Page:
Escape the rat race and get caught up in The Mousetrap currently playing at Theatre Royal Sydney.
Agatha Christie’s classic which started off as a radio show, is celebrating it’s 70th year on the West End. Officially the world’s longest running play, The Mousetrap, or Three Blind Mice as it was originally known, follows the story of a small town murder in the UK countryside. Monksville Manor is a newly-established guesthouse and opens on the day of a murder in the local town. As the snow sets in, the guests arrive to the news of this grizzly crime. What unfolds is a true crime masterpiece with accusations and twists throughout the story.
I’m not usually a fan of cookie-cutter productions, where they copy the West End production, but as this show is so classic it seemed necessary to preserve the integrity of the setting. Apart from a few little details, you wouldn’t notice any differences. Where I do think some creative licence has been taken is through Robyn Nevin’s excellent directorial interpretation of the script. Nevin’s clever use of the space and delivery of the script really gives this play new life.
70 years is a long time for anything to run, and the cast do an excellent job paying homage to the original while making the characters their own.
Our hosts at Monksville manor, Mollie and Giles Ralston played by Anna O’Byrne and Alex Rathgeber setup the calm naivety which turns to concern and finally terror as the guests begin to arrive.
Christopher Wren played by Laurence Boxhall injects childlike humour into the show through his antics and unpredictable nature while Mrs Boyle played by Geraldine Turner channels every grumpy old lady you’ve ever met. Major Metcalf played by Adam Murphy presents a stoic and unshakeable character which often calms the calamity, along with the sullen Miss Casewell played by Charlotte Friels. Rounding out our cast is Mr Paravaicini played by Gerry Connolly and Detective Sergeant Trotter played by Tom Conroy who both bring a certain unhinged malarky to the drama.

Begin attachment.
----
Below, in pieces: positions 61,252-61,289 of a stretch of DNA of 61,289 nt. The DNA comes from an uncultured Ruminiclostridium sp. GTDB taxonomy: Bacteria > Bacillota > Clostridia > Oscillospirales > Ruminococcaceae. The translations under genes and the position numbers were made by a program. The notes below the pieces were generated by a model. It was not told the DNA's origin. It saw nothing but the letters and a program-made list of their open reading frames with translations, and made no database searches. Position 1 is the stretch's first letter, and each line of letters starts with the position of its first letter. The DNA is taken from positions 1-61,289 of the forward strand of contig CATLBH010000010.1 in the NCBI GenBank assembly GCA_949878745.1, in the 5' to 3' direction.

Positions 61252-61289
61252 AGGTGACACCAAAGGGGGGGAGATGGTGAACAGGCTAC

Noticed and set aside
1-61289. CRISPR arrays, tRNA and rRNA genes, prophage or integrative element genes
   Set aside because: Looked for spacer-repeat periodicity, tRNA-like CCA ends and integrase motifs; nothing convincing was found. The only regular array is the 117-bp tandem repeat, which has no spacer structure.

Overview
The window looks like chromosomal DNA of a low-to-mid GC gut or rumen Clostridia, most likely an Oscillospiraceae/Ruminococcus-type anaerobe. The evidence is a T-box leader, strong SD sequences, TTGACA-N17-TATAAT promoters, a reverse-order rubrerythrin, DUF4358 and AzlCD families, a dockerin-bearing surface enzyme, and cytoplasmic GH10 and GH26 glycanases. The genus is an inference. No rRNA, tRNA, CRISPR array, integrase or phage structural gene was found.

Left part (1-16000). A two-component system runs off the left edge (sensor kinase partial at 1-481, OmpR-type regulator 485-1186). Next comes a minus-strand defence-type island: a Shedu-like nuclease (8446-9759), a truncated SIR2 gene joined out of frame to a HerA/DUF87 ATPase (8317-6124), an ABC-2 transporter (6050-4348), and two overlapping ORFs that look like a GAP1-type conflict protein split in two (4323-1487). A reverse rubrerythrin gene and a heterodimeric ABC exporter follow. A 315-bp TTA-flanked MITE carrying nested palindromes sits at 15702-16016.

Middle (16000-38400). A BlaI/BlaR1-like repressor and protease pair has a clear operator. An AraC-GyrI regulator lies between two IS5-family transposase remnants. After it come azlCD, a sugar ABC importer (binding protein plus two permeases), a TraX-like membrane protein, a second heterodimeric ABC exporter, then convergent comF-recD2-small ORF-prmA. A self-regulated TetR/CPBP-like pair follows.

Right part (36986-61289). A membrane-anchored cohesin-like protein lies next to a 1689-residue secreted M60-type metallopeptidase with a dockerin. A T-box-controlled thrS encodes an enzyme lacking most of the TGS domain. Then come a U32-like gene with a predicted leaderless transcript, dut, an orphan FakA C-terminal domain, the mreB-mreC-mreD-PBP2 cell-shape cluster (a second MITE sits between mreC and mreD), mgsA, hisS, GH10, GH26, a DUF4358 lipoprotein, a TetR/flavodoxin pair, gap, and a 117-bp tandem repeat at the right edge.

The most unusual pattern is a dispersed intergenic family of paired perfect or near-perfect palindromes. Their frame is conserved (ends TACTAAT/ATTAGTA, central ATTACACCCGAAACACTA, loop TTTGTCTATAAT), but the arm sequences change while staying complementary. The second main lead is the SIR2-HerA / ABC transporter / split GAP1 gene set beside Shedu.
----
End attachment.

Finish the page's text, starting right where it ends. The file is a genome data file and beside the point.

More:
Listening in to the conversations over intermission, I couldn’t help but chuckle at how many people were trying to guess who the murderer was! Based on the audible gasp when their identity was revealed, I’m guessing not many people were able to pick the ending. If the thunderous applause from the opening night audience is anything to go by, this show will be celebrated by audiences for another 70 years. Make sure you get your ticket before the mystery of The Mousetrap disappears.
– The other Daniel Craig
Daniel Craig is a regular on the Sydney Arts scene after living, working, and performing in London. He has a long history with theatre, and when not dabbling in the arts (which rarely ever happens), he works in scientific research and loves to travel the world trying new gin. Follow him on all the socials @talldancraig
The Mousetrap runs for 2 hours 20 minutes (with a 20-minute interval) at the Theatre Royal Sydney until 30 October 2022. Tickets are available through Theatre Royal Sydney.
Disclosure: The Plus Ones were invited guests of IPPublicity.
Image credits: Brian Geach.